Humans are humans; borders are imaginary. As long as someone can complete the tasks you need completed in an efficient manner, the place they live should not hold weight when deciding whether to hire them or not.
You can hire paid or unpaid interns. There should be a massive value exchange either way.
Last year, I got hired as an unpaid intern for a PLR website owner. The deal was we would work for free a certain number of hours each week for an entire year. In return, we'd get coaching the next year.
I only lasted in that program for a few weeks – the owner fired me for working from the hospital (she told me it was “too stressful for me” even though I got all of my work done on time and never complained).
After this experience, I knew my internship program would deliver value from the beginning – and I'd never hold someone's chronic illness against them.
This year, I started a small intern program for Passive Income Pathways. We have 5 interns who each work 10 hours per week.
In exchange, we offer them training, coaching, and more from Day 1 – with an option to get hired at the end of the year. The goal is that they'll use the coaching and be making six figures so they won't need the job. 😉
There are pros and cons to running an internship, and if you're in the U.S. there are requirements you must fulfill to make it a legit internship program. Be sure to investigate those things if you're going this route.
Things to keep in mind before hiring help
Over the years, I've learned a lot about building a team – and keeping them happy.
Keeping lines of communication open is so vital to the success of your business. Say what you mean and mean what you say.
Hire someone who understands your communication style and will work within your preferences. I have slack for my interns, but I don't understand or enjoy using it, so my assistant deals with slack and the team, and she sends me info that is important via email so I don't lose it.
Be open to feedback.
I ask my team for a lot of feedback, but it stings when it's not what I was wanting or expecting to hear. You've gotta be open to listening to your team's feedback; sometimes they can see the business in a different light and listening to them will help you grow.
At the same time, you're the business owner and you have to know when to set boundaries. Just because a team member provides feedback doesn't mean you have to take it.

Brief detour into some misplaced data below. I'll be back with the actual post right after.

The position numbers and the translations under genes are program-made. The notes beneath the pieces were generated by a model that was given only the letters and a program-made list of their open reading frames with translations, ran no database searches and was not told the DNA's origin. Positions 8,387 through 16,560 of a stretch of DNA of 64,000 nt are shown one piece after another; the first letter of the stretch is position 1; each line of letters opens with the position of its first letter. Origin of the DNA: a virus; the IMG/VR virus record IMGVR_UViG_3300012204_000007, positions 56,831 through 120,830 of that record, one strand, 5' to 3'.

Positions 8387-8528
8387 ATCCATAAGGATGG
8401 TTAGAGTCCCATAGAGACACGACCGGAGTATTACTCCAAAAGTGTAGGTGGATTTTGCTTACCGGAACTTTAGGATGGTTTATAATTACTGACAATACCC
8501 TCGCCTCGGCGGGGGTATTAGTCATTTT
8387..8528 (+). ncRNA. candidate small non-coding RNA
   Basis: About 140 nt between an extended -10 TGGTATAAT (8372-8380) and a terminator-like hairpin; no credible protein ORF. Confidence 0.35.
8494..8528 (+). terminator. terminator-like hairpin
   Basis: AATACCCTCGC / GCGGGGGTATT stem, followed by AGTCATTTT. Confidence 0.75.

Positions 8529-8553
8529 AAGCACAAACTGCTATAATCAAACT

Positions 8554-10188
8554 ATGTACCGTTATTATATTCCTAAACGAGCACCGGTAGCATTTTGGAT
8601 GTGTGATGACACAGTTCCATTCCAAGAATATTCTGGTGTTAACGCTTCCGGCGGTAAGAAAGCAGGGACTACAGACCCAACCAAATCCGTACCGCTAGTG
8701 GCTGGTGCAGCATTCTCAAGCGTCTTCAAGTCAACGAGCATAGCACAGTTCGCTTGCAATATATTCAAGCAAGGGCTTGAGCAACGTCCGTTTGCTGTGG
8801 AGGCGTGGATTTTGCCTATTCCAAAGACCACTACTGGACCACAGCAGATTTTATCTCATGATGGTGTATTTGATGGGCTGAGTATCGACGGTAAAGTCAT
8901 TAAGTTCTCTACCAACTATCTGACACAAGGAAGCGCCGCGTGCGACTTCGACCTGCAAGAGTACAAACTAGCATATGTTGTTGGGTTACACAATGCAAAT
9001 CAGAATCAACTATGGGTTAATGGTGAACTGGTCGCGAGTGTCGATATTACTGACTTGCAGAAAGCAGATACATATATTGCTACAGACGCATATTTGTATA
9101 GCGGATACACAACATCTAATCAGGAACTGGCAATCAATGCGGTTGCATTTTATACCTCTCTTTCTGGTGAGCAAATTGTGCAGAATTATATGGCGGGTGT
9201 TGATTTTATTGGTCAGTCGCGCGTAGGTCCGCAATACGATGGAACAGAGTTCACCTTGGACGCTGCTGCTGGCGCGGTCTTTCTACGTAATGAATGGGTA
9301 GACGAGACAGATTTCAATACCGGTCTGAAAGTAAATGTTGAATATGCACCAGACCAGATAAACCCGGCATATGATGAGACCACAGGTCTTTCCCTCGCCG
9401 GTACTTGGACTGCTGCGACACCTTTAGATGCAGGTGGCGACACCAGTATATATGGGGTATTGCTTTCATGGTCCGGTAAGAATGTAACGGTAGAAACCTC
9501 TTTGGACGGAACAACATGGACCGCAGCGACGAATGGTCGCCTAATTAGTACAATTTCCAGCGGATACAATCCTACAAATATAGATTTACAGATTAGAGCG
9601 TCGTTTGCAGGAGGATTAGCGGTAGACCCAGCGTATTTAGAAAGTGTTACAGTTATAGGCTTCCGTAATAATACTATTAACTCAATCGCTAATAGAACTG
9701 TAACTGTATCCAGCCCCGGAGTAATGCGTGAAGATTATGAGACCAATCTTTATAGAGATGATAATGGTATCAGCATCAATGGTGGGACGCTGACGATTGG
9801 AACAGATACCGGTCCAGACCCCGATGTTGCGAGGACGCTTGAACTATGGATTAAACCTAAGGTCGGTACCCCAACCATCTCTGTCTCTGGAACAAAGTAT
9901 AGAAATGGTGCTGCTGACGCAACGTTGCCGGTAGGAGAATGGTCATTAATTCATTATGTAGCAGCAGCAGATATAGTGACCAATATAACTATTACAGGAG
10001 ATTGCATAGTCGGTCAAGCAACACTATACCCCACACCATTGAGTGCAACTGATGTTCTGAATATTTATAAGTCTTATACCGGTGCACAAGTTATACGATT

I struggle with being “the boss” – but I'm firm in my decisions, especially with my “happy price” formula. Even though nobody in business would agree with me charging $7 a month for coaching, I am happy doing it and it moves my business forward in the way I want it to.
Listen with an open mind, consider the feedback, and move forward in a way that makes sense for you and your business.
Always over deliver.
One of my mottos in business is “always over deliver” and it extends to building a team. I always want my team to feel like I've given more than I promised. This includes regular raises, bonuses, and additional 1:1 coaching opportunities so I can help them grow their own businesses.
If you treat your employees how you want to be treated, and always go above and beyond just like you'd want them to for your customers, you will have few problems growing your team.
Yes, growing pains will happen – but if these things are kept in mind, they will not be as difficult to navigate.
How to ensure success While Building a Team
Creating SOPs (Standard Operating Procedure) is probably the most important thing to do before you find someone to help with your business. It's tedious, it isn't fun, and it's something I procrastinated on heavily for the first year while I built PIPs.
If you don't have SOPs set up, your new assistant can help you set them up – but that's a lot more hands on time with you and the point of hiring out is to better automate your business.
Setting up SOPs
I use a tool called Tango to record my processes and operating procedures for each task. Then, my assistant cleans them up so the interns can follow them. You will create SOPs for everything, including:
- social media processes (approving group members, scheduling posts, etc)
- email (unsubscribe process, sorting process, replying with canned responses)
- your website (updating plug-ins, refreshing posts, interlinking, prettylinks, etc)
- and more!
Automating your business
Dig deep into building a second brain and using tools like Zapier to automate tasks you have to do each day.
Your next steps to hire help
Join Facebook groups like VAs for Hire and search job boards like VirtualStaff.
Figure out what you want to hire out for – maybe for some of these VA tasks.
Work out your budget and value offer.
Hire someone ASAP!